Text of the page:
Life Life

07/10/2020 - 09:15

Going home

On Facebook, a friend of mine wrote about going home during the second wave of COVID-19.

I still remember that feeling on the airplane back home right at the time when people were preparing to welcome the new year. Though it was not the lunar new year, I still felt so eager.

My homeland was at the time just one hour away. But I was still so eager. Was it because of the melody of Going Home by Kenny G while people were rushing to the Sword Lake to say goodbye to the old year and welcome the first moments of the new year? 

I stayed to read the story about a man named Tung, one among 183 workers who were flown back home by Vietnam Airlines from Equatorial Guinea. He was also among the 21 positive SARS-COVID 2 cases detected by medical clinics.

I tried to figure out the choking and worrying feeling and the simmering fever with the sore throat and the painful chest of the young man in the blue protection clothes on the chair protected by plastic. My heart throbbed when Tung said he was wide awake when the doctor announced that there would be three hours left before they arrived home. People told one another to be calm.

I could figure out the happy feeling when people shouted: “We’re home. We survive now!” and the loud cheering when the airplane landed on Noi Bai Airport at 15:20 on July 29th.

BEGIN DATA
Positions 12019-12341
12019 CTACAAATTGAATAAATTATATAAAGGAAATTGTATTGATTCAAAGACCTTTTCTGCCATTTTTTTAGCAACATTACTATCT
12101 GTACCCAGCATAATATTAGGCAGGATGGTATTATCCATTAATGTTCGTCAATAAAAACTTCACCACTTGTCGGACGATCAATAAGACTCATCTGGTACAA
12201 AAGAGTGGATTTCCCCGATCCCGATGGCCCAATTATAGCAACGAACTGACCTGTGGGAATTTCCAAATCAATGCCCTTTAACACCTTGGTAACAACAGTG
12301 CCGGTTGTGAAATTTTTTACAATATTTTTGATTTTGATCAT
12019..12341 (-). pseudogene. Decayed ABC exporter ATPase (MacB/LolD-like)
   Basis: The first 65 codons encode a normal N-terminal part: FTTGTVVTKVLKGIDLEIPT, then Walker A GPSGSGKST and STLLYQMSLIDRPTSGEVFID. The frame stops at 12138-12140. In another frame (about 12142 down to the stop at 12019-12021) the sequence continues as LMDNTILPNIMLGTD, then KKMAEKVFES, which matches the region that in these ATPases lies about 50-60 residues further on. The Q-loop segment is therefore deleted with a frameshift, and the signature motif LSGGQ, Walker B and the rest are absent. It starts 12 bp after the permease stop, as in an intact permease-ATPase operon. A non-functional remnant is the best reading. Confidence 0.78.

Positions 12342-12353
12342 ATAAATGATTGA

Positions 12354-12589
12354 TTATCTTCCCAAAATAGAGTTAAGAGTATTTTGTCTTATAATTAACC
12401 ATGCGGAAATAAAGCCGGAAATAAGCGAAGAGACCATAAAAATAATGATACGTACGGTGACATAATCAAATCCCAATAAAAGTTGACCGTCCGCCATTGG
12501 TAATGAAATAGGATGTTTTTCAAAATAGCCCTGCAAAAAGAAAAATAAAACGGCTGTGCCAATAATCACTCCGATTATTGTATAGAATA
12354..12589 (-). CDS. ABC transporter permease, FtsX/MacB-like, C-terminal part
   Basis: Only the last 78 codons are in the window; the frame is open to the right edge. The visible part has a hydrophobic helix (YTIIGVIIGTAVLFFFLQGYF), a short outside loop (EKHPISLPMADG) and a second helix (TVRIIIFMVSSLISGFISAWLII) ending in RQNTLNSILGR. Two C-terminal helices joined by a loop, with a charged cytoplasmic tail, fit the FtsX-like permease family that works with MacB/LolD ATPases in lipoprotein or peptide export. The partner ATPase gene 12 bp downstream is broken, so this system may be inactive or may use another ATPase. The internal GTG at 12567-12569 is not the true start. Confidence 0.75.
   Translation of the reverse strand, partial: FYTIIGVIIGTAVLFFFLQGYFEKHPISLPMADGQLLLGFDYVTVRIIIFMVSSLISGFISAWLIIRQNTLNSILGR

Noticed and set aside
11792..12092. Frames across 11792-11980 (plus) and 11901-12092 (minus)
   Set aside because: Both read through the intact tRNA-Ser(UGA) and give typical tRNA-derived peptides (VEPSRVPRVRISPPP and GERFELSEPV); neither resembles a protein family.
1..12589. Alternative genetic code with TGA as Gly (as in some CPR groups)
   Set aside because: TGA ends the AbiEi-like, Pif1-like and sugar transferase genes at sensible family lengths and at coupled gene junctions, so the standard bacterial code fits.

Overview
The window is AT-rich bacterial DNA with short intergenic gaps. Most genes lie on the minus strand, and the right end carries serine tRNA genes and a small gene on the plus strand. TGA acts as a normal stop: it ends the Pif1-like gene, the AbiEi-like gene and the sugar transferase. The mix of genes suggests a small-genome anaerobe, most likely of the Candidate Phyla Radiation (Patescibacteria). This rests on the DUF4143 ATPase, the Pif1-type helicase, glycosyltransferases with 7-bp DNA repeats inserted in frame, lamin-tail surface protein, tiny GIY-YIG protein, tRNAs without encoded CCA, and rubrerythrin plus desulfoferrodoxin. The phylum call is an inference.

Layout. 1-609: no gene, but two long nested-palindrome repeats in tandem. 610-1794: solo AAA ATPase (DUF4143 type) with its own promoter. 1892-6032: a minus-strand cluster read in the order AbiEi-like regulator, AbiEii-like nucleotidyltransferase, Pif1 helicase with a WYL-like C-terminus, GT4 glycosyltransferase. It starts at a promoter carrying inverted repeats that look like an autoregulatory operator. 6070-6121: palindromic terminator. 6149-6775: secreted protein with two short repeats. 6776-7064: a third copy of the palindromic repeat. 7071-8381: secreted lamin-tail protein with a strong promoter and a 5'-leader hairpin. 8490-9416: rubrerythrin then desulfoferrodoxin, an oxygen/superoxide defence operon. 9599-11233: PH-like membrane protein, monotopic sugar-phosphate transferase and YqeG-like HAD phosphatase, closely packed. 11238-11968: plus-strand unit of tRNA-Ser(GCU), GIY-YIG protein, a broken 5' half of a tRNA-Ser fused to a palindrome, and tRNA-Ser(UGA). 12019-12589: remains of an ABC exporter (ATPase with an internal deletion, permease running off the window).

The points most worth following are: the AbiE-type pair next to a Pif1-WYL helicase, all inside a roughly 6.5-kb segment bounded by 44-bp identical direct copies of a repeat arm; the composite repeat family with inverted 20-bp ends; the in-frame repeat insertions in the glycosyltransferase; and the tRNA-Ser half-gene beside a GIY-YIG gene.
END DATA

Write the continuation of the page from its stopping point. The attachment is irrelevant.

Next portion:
Tung was only one among hundreds of people who were taken home when the COVID-19 pandemic hit and left many aftershocks for people everywhere. While the whole world was slowing down, no one could anticipate anything about living and death, everyone had to desperately take care of themselves, hospitals were in crisis, Vietnamese planes flew across oceans to bring Vietnamese people home.

Perhaps not only Tung, but many others were sobbing on the rescue plane, just like the sobbing sounds of saxophone by Kenny G: “I'll cross the sea. / I'll cross the ocean./ I'll go home, forever / I'll go home ..."

It seems that difficulties, disasters, and epidemics make people live for each other. This can be seen from the story of Bui Minh Tung - the guy mentioned above. It can be seen from simple actions such as giving each other masks and dry hand sanitizer, contributing rice, food, and energy to the kitchens at isolation wards, boys’ and girls’ sleepless nights at the gateway to the city.

On Facebook, a friend of mine wrote about going home during the second wave of COVID-19. Another symbol of humanity is the fact that the government brought citizens home from abroad, from this city to another, and from this province to another.

I feel happy to live in my hometown. Thua Thien Hue is the first province that brought people home. Tears therefore no more shed on Hai Van Gate.

Story: Ngan Hanh

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